Keeping an eye on this seems to be the best bet, though it turns out to be quite a few hours of watching; the team members spell each other, warming up in a cafe nearby between shifts.
Saturday, 6 May 1967
Around 4am, a car pulls up and the driver gets out; he collects the bag of money, then drives off. Simon makes a note of the car’s make, model and licence plate (and the CD plate that shows it registered to the Soviet Embassy). Megan follows the car with ESP, and indeed it heads back to Kensington Palace Gardens; the driver hands off the bag to another man, who’s wearing a pork-pie hat... indoors, which is rather odd at least by Western standards. This man takes the bag and starts to walk away... then looks around curiously, and Megan’s ESP suddenly stops working.

Play with Fire

14 December 2011
The team retires to get some sleep, while other MI5 agents follow up on some of the details. Len’s phone gets tapped. The driver is one of the Embassy’s drivers; the man in the hat is Mstislav Dmitriev, a "cultural attach:eacute" who’s pretty certainly KGB.
The archivists will comb military and police reports for any break-in attempts that sound like Sharon’s — this will take a little while.
With a certain amount of evasive talk, Mr Dennis conveys the impression that MI5’s history of psychic capability is a short one — acting on information received, they’ve become aware of the possibility only within the last year or so.
There’s been some analysis of the spare samples of Dr Brown’s drug, and Megan spots a very slight psychic trace on about half of them (it does seem to fade with time). Simon looks at the structural details, and reckons that this and Knight’s Move are products of different research efforts: they’re both hallucinogens, but they don’t really have any more in common than that. Brown’s drug seems very likely to be fatal to pretty much everyone who takes it.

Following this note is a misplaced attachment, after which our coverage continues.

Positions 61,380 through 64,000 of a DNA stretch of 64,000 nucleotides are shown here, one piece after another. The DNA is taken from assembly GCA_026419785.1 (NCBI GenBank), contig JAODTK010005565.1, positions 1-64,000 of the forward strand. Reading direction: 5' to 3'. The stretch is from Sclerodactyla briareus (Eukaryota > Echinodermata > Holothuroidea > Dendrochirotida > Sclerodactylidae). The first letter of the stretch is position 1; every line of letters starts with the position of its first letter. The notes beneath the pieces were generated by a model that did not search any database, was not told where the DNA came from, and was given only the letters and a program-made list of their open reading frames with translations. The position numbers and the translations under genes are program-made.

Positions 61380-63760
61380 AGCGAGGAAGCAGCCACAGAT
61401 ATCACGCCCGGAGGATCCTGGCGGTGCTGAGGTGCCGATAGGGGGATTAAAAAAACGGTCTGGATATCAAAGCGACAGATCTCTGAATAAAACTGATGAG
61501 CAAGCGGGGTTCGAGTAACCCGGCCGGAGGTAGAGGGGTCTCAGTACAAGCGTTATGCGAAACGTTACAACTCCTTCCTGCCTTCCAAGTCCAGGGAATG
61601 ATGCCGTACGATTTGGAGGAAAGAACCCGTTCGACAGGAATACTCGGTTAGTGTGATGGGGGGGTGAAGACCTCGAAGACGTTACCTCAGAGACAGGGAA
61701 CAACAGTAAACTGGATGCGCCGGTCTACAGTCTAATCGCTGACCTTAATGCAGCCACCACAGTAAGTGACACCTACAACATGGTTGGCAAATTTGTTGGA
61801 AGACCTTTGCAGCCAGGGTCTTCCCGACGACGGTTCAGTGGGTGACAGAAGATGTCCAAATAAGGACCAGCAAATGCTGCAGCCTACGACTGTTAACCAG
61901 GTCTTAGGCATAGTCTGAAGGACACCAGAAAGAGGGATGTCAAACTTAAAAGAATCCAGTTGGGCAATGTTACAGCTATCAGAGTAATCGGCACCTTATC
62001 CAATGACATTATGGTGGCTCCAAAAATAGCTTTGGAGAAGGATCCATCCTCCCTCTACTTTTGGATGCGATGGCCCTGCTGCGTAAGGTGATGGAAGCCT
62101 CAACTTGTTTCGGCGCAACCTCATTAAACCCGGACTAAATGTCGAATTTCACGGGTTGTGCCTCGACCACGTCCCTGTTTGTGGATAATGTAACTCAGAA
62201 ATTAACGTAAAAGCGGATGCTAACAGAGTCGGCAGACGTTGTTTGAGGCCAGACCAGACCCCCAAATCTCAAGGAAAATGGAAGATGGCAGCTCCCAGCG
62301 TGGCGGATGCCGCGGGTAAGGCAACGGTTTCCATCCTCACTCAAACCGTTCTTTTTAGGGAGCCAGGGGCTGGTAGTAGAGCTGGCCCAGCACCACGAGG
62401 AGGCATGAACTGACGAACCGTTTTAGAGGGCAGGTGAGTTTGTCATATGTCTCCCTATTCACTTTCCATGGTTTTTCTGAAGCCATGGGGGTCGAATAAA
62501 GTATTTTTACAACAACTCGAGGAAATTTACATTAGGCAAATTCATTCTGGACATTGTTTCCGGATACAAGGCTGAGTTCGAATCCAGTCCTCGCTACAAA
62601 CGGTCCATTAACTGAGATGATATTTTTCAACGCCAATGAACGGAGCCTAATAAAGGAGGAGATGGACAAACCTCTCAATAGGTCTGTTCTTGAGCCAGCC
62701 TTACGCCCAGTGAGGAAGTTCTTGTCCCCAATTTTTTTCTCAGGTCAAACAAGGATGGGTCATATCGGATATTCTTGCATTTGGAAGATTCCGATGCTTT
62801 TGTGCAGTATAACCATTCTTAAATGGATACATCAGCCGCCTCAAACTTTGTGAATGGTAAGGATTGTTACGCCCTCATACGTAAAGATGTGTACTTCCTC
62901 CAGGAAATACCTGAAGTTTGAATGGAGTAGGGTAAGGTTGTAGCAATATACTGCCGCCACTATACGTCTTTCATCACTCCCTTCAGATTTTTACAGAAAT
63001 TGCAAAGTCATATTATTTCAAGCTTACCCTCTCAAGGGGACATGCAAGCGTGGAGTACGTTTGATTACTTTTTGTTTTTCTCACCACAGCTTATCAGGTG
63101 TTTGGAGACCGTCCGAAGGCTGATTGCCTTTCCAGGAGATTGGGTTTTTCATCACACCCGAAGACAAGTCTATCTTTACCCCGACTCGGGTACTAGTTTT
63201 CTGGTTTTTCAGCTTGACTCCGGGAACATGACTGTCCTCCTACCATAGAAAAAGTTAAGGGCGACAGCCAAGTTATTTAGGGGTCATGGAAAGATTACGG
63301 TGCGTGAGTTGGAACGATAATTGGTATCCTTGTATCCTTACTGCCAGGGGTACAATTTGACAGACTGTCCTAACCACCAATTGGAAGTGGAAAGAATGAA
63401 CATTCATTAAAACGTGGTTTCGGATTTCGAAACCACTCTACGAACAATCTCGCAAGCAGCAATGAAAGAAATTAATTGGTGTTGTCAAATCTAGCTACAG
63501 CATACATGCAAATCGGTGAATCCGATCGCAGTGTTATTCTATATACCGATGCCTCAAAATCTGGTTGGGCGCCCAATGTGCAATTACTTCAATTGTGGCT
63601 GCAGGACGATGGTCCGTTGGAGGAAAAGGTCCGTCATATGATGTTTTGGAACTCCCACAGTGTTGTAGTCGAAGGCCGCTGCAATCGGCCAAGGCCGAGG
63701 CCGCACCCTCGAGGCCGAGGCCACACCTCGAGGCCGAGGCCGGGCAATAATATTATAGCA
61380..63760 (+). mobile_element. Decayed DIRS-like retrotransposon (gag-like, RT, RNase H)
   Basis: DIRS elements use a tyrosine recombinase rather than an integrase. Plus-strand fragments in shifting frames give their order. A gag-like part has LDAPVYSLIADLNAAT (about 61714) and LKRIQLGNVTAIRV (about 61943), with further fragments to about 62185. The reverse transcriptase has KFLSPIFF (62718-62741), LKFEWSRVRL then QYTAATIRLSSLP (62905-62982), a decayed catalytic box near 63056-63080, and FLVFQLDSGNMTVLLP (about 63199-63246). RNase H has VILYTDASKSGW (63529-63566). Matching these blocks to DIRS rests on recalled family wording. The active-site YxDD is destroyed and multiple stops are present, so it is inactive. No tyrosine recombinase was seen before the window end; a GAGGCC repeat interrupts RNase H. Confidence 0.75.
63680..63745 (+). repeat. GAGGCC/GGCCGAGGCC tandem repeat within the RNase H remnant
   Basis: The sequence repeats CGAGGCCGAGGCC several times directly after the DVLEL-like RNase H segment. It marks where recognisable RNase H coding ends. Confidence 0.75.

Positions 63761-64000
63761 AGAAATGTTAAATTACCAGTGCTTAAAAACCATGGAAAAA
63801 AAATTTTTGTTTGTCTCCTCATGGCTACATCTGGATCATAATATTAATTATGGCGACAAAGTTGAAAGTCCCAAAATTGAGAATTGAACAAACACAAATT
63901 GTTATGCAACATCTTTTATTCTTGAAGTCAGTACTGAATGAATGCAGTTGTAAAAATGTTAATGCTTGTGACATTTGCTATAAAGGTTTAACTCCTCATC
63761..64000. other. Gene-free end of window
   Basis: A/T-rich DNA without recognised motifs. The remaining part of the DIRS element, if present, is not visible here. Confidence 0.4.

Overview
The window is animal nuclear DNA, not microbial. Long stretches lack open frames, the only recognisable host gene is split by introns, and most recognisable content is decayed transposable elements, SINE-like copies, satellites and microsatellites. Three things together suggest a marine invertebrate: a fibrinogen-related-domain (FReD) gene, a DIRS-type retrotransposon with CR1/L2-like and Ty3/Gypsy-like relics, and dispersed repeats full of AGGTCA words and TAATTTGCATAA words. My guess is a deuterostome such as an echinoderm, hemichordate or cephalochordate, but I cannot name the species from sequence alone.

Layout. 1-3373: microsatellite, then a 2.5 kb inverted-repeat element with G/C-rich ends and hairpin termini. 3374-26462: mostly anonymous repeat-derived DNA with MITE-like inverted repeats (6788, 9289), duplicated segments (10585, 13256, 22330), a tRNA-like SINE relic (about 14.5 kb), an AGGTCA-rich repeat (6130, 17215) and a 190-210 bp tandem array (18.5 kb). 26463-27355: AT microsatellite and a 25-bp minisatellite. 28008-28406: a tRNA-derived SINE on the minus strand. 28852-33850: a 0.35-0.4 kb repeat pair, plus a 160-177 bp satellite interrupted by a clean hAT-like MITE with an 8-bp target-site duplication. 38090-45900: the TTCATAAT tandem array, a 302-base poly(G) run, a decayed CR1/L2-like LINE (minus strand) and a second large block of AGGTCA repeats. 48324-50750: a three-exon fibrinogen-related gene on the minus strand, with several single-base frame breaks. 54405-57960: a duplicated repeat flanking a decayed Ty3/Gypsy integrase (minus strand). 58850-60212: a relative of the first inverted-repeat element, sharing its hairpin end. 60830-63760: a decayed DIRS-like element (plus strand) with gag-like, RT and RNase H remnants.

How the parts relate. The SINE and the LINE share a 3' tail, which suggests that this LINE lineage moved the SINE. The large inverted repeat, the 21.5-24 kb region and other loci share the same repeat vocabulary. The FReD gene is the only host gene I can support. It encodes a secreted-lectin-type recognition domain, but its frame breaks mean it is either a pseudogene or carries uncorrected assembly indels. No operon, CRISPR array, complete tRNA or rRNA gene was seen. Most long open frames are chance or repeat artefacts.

A raid is arranged for Tony’s flat on Saturday night; the MI5 operatives make it look like a burglary by a rival dealer.
Sunday, 7 May 1967
Some of the new samples of Knight’s Move show psi activity to Megan’s perception. Megan persuades Sharon to move some of the pills around with telekinesis, but the residue from that isn’t at all the same. Simon feeds both sets of pills to some experimental rats, then tries to read their minds; Knight’s Move certainly seems to make them easier to read, while Brown’s drug kills them (though one of them wakes up a few hours later, scampers around briefly in mid-air, then dies of a massive cerebral haemorrhage).
News comes that Max has vanished from custody, before MI5 could finish the paperwork to get him transferred to their control. None of the police is quite clear on how it happened.
Monday, 8 May 1967
Simon has a disturbingly realistic dream: he’s picking up a prostitute, cutting her throat, then throwing her off Waterloo Bridge. He immediately calls this in; a couple of hours later, around 5 am, the police pull a woman’s body out of the river near the Isle of Dogs (though it’s badly burned, particularly around the head and neck, rather than cut). The body can be identified: it’s Sally Jones, a prostitute who mostly worked in Soho.
The team heads for Waterloo Bridge, and Megan immediately senses a strong and disturbing signature, primarily pyrokinetic. She also picks up a second psi-senser, out of sight among the people walking along the bridge. Mr Dennis tries to track this person, but without success; Simon reads the mind of a random passer-by, and someone further up the bridge dodges sideways. Before anyone can follow up, Megan catches fire and falls to the ground, barely conscious; Sharon cools her to minimise the long-term damage, and Simon scans the crowd to spot the Scientology pyrokinetic. He points her out to Mr Dennis, who draws a pistol and takes aim.